In 1947, after returning from the war, Bernard Schultze moved to Frankfurt am Main. It was there that, presumably around 1948, he executed this rather surrealistic pencil drawing of a fantastical creature in a wide dream landscape. In the years that followed, taking inspiration from Wols (Städel Museum, Inv. No. SG 3385), Schultze emancipated himself more and more from figural and representational depiction. Now his works came to be dominated increasingly by dense webs of widely branching lines and layered traces of paint, as seen in his drawing for the book "Quadriga" (Städel Museum, Inv. No. SG 4150B).
Since 2001, the Städel Museum has systematically been researching the provenance of all objects that were acquired during the National Socialist period, or that changed owners or could have changed owners during those years. The basis for this research is the “Washington Declaration”, also known as the “Washington Conference Principles”, formulated at the 1998 “Conference on Holocaust-Era Assets” and the subsequent “Joint Declaration”.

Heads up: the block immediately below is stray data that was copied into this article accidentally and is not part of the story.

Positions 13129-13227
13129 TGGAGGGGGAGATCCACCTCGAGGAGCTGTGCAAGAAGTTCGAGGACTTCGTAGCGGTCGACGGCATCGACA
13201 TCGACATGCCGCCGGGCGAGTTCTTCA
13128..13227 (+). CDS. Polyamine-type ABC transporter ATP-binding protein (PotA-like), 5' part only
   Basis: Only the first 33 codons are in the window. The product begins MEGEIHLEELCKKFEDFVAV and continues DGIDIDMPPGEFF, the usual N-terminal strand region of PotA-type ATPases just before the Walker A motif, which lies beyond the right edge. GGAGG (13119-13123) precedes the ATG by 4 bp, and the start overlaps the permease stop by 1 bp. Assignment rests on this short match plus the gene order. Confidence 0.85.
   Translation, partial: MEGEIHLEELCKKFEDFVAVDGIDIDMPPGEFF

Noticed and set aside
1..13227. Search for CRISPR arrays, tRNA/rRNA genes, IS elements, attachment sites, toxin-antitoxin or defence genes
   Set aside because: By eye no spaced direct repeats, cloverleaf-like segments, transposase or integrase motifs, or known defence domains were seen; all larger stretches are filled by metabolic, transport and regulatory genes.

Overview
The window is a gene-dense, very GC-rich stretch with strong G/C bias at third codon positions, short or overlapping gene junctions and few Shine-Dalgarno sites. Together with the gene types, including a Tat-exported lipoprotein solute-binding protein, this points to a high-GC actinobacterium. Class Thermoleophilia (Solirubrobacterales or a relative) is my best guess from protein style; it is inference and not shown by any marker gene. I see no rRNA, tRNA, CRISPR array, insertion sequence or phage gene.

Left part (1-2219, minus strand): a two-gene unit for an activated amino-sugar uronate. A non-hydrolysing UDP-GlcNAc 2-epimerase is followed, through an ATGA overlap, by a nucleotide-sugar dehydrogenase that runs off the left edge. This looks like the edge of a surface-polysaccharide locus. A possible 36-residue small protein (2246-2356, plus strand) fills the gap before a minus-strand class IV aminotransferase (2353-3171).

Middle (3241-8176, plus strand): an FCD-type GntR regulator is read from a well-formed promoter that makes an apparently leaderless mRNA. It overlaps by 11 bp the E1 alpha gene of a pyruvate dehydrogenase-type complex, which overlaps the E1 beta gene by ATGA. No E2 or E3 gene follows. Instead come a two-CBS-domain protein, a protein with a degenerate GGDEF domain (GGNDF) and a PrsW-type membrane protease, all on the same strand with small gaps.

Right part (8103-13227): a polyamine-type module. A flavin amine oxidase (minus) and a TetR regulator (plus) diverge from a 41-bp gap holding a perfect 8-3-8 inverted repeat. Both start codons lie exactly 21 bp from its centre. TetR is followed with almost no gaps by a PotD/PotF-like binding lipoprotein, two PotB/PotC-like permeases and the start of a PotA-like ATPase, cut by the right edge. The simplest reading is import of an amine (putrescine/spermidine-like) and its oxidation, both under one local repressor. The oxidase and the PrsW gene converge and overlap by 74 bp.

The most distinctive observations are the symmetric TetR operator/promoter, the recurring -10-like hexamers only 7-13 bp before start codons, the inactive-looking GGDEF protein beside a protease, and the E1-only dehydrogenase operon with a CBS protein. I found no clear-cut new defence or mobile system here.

The provenance information is based on the sources researched at the time they were published digitally. However, this information can change at any time when new sources are discovered. Provenance research is therefore a continuous process and one that is updated at regular intervals.
Ideally, the provenance information documents an object’s origins from the time it was created until the date when it found its way into the collection. It contains the following details, provided they are known:
The successive ownership records are separated from each other by a semicolon.
Gaps in the record of a provenance are indicated by the placeholder “…”. Unsupported information is listed in square brackets.
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